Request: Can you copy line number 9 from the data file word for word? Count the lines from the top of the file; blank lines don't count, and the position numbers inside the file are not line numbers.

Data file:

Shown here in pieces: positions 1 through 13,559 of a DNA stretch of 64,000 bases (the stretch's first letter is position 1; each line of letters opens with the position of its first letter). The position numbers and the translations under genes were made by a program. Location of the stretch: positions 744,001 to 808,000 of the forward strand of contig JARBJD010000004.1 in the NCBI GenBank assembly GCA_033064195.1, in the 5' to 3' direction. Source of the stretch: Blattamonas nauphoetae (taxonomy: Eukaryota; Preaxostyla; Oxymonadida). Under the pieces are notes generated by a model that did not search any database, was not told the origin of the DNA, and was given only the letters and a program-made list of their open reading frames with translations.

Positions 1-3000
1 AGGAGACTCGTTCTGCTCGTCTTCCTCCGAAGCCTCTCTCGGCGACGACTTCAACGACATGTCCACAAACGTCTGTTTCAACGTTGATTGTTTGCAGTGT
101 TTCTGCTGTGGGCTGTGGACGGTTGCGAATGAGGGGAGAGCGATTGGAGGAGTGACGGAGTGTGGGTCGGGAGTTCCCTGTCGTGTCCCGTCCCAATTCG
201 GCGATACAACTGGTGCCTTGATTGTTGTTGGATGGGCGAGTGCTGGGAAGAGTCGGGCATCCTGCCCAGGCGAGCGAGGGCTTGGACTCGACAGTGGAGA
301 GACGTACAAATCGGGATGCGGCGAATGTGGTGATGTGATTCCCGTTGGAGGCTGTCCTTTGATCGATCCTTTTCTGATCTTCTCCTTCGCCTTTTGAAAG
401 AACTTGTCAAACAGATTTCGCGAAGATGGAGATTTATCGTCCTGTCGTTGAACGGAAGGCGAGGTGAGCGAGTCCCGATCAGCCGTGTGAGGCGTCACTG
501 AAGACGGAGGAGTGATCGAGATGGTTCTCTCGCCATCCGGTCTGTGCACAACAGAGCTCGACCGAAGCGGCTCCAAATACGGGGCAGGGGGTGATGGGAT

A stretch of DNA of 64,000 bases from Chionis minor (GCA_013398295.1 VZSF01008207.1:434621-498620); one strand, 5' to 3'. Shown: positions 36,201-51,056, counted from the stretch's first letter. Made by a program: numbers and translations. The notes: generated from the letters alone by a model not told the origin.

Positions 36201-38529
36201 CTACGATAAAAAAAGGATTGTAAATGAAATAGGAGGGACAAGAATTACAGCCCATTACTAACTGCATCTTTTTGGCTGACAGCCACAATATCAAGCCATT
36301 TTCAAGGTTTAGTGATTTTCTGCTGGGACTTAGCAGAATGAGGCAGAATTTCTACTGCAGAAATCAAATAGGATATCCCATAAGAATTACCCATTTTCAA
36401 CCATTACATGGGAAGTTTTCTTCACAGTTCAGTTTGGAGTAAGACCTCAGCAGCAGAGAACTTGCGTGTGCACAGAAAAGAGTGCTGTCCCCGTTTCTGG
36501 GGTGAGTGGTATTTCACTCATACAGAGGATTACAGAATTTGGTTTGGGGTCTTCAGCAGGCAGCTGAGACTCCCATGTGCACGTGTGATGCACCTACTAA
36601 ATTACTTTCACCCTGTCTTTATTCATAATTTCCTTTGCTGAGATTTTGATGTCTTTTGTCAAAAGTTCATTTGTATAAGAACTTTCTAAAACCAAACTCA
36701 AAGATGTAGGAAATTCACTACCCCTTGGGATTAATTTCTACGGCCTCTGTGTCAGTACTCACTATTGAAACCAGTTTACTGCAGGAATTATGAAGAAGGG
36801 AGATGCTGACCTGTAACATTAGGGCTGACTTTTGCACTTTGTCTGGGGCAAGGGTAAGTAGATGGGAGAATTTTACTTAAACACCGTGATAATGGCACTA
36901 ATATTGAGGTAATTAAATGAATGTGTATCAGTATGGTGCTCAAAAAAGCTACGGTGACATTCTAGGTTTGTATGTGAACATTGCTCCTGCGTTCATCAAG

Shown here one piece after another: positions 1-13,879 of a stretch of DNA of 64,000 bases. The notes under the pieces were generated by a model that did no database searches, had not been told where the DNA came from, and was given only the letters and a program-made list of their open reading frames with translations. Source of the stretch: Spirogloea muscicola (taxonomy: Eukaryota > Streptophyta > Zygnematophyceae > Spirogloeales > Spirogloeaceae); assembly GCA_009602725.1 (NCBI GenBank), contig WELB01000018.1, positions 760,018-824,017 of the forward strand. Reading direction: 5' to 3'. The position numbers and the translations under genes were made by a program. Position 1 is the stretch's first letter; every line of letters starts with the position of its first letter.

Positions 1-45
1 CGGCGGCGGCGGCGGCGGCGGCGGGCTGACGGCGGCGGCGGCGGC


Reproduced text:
A stretch of DNA of 64,000 bases from Chionis minor (GCA_013398295.1 VZSF01008207.1:434621-498620); one strand, 5' to 3'. Shown: positions 36,201-51,056, counted from the stretch's first letter. Made by a program: numbers and translations. The notes: generated from the letters alone by a model not told the origin.